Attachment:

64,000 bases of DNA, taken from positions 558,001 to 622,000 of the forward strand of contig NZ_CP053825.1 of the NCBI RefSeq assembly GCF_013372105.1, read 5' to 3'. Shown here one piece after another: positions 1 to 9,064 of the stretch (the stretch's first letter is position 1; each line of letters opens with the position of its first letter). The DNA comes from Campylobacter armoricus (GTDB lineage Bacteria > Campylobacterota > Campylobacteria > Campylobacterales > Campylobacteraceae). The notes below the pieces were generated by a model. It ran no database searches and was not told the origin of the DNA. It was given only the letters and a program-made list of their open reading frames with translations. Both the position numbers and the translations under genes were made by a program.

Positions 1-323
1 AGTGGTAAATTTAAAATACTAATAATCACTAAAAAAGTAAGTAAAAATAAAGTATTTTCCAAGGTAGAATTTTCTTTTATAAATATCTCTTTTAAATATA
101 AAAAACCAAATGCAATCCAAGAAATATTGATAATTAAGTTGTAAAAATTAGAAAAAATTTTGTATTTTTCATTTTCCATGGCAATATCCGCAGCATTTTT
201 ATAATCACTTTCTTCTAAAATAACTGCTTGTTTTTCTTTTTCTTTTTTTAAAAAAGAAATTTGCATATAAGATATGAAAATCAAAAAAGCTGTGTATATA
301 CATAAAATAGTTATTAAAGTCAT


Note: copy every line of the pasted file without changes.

64,000 bases of DNA, taken from positions 558,001 to 622,000 of the forward strand of contig NZ_CP053825.1 of the NCBI RefSeq assembly GCF_013372105.1, read 5' to 3'. Shown here one piece after another: positions 1 to 9,064 of the stretch (the stretch's first letter is position 1; each line of letters opens with the position of its first letter). The DNA comes from Campylobacter armoricus (GTDB lineage Bacteria > Campylobacterota > Campylobacteria > Campylobacterales > Campylobacteraceae). The notes below the pieces were generated by a model. It ran no database searches and was not told the origin of the DNA. It was given only the letters and a program-made list of their open reading frames with translations. Both the position numbers and the translations under genes were made by a program.

Positions 1-323
1 AGTGGTAAATTTAAAATACTAATAATCACTAAAAAAGTAAGTAAAAATAAAGTATTTTCCAAGGTAGAATTTTCTTTTATAAATATCTCTTTTAAATATA
101 AAAAACCAAATGCAATCCAAGAAATATTGATAATTAAGTTGTAAAAATTAGAAAAAATTTTGTATTTTTCATTTTCCATGGCAATATCCGCAGCATTTTT
201 ATAATCACTTTCTTCTAAAATAACTGCTTGTTTTTCTTTTTCTTTTTTTAAAAAAGAAATTTGCATATAAGATATGAAAATCAAAAAAGCTGTGTATATA
301 CATAAAATAGTTATTAAAGTCAT